Category Archives: Tolkien’s creative spirit

Testing time for Tolkien, the Inklings and the T.C.B.S.

Even after 30-odd years it still happens. I’m in the middle of dusty nowhere trying to lug a broken television set across Spain, or I’m arguing with some bureaucrat who won’t let me get going, or I’m hopelessly lost in … Continue reading

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‘He lets us walk the road as JRRT walked it’: Neil Gaiman’s tribute to Christopher Tolkien

Today Christopher Tolkien, who died in January after a short illness, would have been 96. He is sorely missed, though it is a delight and consolation to know that at least one further volume of J.R.R. Tolkien’s writings, sanctioned by … Continue reading

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Tanks at Gondolin

Here’s an excerpt from my book Tolkien and the Great War to mark the centenary of Tolkien’s discharge on 9 December 1916 from military hospital, where he had begun writing his first ‘lost tale’ of Middle-earth, ‘The Fall of Gondolin’. … Continue reading

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Bottling the essence of languages: Tolkien’s ‘A Secret Vice’

From sound aesthetic to Finnegans Wake, a new book explores Tolkien’s relationship to language. Here’s my review for the New Statesman. A Secret Vice: Tolkien on Invented Languages Ed. Dimitra Fimi and Andrew Higgins HarperCollins (223pp, £16.99) Horsemen, barbaric yet noble, … Continue reading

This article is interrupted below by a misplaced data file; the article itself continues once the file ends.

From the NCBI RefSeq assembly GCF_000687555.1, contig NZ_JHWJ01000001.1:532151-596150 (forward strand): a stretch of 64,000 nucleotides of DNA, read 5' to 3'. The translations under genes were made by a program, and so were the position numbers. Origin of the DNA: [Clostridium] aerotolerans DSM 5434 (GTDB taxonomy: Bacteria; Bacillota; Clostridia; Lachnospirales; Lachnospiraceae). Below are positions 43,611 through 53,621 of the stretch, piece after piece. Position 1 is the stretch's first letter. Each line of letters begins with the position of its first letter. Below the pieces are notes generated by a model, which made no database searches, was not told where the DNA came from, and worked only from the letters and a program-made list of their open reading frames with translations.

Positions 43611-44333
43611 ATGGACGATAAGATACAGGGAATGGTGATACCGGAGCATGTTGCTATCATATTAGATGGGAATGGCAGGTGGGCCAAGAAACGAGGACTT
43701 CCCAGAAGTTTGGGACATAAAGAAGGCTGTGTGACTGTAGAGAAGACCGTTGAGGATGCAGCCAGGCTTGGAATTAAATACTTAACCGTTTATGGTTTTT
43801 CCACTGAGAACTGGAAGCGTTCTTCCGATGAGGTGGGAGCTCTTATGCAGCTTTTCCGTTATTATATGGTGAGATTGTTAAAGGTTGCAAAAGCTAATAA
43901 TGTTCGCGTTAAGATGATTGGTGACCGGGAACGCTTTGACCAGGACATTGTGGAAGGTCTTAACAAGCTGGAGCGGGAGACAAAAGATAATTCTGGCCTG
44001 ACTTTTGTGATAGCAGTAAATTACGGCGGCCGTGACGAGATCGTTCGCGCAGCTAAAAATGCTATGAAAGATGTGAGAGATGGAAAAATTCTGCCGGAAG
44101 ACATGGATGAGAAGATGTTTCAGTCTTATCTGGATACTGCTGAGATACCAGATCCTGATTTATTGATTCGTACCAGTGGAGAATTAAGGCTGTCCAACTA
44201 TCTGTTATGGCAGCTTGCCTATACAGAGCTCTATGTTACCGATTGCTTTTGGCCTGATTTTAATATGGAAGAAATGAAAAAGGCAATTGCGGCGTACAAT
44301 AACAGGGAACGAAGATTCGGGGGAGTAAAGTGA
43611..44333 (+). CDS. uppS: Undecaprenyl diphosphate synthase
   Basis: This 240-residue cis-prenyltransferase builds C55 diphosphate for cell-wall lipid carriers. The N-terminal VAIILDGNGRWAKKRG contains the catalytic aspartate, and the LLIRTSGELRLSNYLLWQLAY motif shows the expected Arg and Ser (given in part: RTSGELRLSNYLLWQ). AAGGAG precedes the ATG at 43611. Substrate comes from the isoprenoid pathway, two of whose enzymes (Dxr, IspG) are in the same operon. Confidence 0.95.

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Dragon scale: Why it’s impossible to size up Tolkien’s Middle-earth

A piece of fan art illustrating the relative size of Tolkien’s dragons raises a far more interesting issue than how big was Smaug or Glaurung or Ancalagon the Black. It’s an issue that should give pause for thought in any … Continue reading

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Why World War One Is at the heart of Lord of the Rings

It’s sixty years since the publication of J.R.R. Tolkien’s first volume of The Lord of The Rings. Why was he so inspired by the Great War—and a group of schoolfriends? War runs like iron ore through the bones of Tolkien’s … Continue reading

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Tolkien’s Beowulf: one man’s passion for the threshold between myth and reality

Review Beowulf: a Translation and Commentary, Together with “Sellic Spell” J.R.R. Tolkien Edited by Christopher Tolkien HarperCollins, 425pp, £20 In his story “Leaf by Niggle”, J.R.R. Tolkien imagines an artist painting a picture he can neither complete nor abandon. “It had … Continue reading

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Sam Gamgee and Tolkien’s batmen

Tolkien, like a good poker player, kept his cards close to his chest, and gave very little away about the impact of experience upon his fiction. He could be less guarded in private, as Humphrey Carpenter revealed in his 1977 J.R.R. … Continue reading

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